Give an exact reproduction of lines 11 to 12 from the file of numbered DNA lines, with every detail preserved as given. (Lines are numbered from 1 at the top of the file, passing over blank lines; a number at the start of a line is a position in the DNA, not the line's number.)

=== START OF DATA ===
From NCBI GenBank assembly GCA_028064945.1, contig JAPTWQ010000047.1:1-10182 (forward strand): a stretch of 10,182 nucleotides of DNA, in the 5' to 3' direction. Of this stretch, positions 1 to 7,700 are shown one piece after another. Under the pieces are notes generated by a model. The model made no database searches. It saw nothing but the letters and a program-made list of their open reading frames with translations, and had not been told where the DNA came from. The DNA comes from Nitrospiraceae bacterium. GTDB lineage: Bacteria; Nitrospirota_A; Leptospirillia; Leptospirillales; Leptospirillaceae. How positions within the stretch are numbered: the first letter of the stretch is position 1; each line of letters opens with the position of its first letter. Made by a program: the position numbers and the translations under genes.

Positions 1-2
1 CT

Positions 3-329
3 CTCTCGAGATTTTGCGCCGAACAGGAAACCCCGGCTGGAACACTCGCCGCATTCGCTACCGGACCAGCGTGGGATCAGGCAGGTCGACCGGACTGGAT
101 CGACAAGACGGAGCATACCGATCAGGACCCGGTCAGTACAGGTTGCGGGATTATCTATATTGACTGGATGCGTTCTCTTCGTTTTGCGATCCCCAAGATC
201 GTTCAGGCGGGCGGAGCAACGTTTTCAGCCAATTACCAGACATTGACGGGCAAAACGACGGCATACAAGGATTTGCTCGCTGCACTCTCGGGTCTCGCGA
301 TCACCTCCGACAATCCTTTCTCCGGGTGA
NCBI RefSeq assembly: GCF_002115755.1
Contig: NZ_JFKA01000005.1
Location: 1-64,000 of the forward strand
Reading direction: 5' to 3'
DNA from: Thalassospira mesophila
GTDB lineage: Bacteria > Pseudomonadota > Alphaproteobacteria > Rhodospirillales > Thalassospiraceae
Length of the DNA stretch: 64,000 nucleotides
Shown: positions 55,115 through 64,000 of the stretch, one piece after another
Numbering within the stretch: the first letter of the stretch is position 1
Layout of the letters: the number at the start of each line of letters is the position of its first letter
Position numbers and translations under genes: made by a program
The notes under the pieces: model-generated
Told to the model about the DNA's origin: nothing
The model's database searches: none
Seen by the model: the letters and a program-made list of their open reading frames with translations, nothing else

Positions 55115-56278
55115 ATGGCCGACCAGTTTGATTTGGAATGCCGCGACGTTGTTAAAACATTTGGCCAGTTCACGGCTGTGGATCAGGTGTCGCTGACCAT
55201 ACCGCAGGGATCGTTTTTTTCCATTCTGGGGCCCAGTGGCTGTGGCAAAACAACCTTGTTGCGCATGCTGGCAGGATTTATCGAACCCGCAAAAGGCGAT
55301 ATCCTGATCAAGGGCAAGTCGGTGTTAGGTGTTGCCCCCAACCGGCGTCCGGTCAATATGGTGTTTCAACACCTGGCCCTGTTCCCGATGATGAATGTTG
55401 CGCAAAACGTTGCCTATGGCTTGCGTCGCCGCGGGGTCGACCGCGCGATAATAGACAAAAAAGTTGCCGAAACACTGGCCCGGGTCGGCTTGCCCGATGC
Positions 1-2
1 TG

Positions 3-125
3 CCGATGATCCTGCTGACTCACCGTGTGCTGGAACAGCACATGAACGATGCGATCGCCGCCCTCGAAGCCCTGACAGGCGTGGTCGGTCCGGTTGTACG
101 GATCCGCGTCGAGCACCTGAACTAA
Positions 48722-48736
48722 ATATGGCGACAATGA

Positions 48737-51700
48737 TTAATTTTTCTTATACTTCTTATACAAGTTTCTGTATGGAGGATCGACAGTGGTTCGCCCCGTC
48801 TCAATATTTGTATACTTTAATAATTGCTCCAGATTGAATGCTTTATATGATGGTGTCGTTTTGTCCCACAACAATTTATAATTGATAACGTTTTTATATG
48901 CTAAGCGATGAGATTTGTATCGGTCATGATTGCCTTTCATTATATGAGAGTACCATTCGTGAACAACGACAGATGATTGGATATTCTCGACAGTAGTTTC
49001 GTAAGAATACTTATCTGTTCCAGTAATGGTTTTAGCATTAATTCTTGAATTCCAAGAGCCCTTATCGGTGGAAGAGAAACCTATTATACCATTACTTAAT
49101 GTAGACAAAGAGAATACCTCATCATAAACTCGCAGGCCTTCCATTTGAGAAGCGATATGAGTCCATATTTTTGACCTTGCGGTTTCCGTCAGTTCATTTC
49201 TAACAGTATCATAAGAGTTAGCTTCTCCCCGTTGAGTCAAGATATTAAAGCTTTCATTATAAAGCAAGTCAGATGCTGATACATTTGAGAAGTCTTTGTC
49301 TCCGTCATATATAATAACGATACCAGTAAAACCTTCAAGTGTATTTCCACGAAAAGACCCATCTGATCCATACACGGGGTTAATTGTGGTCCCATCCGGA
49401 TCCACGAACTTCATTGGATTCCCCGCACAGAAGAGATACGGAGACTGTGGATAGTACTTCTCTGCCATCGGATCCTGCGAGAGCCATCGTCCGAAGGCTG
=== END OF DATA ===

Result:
Location: 1-64,000 of the forward strand
Reading direction: 5' to 3'